Reviews

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    John Bowden and Ference Marton, The University of Learning: Beyond Quality and Competence in Higher Education, London: Kogan Page, 1998. ISBN: 0–7494–2292–0. Hardback, x310 pages, £35.00

    Establishing the potential for using routine data on Incapacity Benefit to assess the local impact of policy initiatives

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    <i>Background</i>: Incapacity Benefit (IB) is the key contributory benefit for people who are incapable of work because of illness or disability. <i>Methods</i>: The aims were to establish the utility of routinely collected data for local evaluation and to provide a descriptive epidemiology of the IB population in Glasgow and Scotland for the period 2000–05 using data supplied by the Department for Work and Pensions. <i>Results</i>: Glasgow's IB population is large in absolute and relative terms but is now falling, mainly due to a decrease in on flow. Claimants, tend to be older, have a poor work history and suffer from mental health problems. The rate of decline has been greater in Glasgow than Scotland, although the rate of on flow is still higher. <i>Conclusions</i>: Department for Work and Pensions (DWP) data can be used locally to provide important insights into the dynamics of the IB population. However, to be truly useful, more work needs to be undertaken to combine the DWP data with other information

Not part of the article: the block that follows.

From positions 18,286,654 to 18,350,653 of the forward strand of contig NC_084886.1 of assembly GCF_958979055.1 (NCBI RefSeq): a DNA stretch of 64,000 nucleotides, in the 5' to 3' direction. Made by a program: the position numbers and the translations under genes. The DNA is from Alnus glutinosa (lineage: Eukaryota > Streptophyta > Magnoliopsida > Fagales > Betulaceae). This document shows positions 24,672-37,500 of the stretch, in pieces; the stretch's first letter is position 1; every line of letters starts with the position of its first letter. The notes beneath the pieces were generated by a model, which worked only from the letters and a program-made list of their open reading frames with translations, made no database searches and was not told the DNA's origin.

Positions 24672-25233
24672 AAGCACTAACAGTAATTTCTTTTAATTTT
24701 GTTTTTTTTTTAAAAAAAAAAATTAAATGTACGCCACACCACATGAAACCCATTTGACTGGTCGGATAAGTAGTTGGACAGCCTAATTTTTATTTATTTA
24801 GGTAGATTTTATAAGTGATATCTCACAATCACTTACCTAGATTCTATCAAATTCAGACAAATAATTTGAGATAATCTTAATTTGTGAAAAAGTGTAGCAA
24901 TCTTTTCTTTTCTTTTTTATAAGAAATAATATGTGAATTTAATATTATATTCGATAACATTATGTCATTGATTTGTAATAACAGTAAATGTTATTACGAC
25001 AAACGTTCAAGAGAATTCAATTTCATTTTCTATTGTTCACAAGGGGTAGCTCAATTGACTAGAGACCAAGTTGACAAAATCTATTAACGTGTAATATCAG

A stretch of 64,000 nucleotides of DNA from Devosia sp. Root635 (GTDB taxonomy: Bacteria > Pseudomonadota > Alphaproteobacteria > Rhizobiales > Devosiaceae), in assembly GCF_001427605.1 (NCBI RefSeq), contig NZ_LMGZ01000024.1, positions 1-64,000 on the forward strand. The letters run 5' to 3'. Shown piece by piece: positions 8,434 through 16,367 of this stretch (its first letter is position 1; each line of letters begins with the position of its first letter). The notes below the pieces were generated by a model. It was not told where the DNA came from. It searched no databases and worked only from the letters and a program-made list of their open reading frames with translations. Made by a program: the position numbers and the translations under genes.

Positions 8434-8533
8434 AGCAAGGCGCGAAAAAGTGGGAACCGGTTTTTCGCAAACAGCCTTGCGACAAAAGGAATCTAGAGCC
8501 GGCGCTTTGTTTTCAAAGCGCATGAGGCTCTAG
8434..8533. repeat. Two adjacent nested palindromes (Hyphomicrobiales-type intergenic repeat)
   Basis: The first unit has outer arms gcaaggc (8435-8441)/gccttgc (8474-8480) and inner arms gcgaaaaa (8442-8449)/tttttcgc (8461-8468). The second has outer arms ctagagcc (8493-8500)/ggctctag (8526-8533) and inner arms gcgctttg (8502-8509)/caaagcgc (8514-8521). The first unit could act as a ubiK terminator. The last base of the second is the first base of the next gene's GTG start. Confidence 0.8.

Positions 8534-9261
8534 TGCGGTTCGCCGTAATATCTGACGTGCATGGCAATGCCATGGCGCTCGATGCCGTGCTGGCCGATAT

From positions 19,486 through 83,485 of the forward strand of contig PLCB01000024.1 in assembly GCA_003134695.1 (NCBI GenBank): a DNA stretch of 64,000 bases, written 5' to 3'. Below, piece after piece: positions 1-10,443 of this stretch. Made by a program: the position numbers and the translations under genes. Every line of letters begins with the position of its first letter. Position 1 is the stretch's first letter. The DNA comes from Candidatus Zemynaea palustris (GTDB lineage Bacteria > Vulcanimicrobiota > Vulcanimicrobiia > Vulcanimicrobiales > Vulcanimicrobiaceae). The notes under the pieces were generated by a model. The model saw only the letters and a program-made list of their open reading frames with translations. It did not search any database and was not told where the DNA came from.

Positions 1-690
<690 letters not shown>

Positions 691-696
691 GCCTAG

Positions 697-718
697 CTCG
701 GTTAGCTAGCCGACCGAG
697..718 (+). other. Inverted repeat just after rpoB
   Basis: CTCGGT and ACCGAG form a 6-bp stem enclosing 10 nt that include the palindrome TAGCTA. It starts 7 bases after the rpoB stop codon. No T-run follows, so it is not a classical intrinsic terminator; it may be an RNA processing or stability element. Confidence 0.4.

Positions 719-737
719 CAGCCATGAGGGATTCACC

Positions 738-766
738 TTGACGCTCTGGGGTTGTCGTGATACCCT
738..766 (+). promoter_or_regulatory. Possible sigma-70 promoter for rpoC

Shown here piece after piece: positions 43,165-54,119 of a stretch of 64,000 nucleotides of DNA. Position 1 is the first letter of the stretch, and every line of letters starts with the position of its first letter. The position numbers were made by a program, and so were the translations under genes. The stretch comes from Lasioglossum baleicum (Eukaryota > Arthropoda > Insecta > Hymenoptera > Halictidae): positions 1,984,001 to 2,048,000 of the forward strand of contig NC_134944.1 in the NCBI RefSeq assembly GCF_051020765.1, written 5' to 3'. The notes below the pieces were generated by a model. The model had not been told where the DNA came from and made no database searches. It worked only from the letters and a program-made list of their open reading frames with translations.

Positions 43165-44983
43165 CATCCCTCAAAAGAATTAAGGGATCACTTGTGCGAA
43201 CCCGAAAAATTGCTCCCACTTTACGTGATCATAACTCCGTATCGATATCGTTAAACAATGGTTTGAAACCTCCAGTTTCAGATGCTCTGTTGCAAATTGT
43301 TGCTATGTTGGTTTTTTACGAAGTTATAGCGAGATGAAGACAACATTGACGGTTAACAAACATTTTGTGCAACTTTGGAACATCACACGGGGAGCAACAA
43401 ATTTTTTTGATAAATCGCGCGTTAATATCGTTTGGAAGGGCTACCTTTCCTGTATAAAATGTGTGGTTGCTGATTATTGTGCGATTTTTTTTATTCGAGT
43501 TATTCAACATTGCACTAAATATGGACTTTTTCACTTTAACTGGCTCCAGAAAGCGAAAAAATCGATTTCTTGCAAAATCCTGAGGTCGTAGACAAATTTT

Multimodal Lifeworlds: Pedagogies for Play Inquiries and Explorations

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    In this paper, we advocate a reconceptualisation of early learning in the 21st century in the form of multimodal lifeworlds. We review the research literature on the role of new technologies for young children’s learning, both in their homes and in educational contexts. We contend that, in order to make our work accessible, and to describe the ways in which digital artefacts can create new contexts for learning, we should foreground the learning that is possible in contemporary multimodal learning ecologies. We raise complex questions and issues that require consideration as we plan for pedagogies that will encourage, support and transform children’s learning. The paper presents an understanding of new and continually evolving technologies as artefacts that inhabit the contemporary child’s lifeworld. These resources form part of their suite of learning devices, which impact on children’s identities, learning ecologies and how they make meanings of self. Finally, we present a possible conceptualization, which combines these elements that are relevant for pedagogical planning, discussed in the article, to consider how new technologies, as social, cultural and personal artefacts can contribute to children’s learning ecologies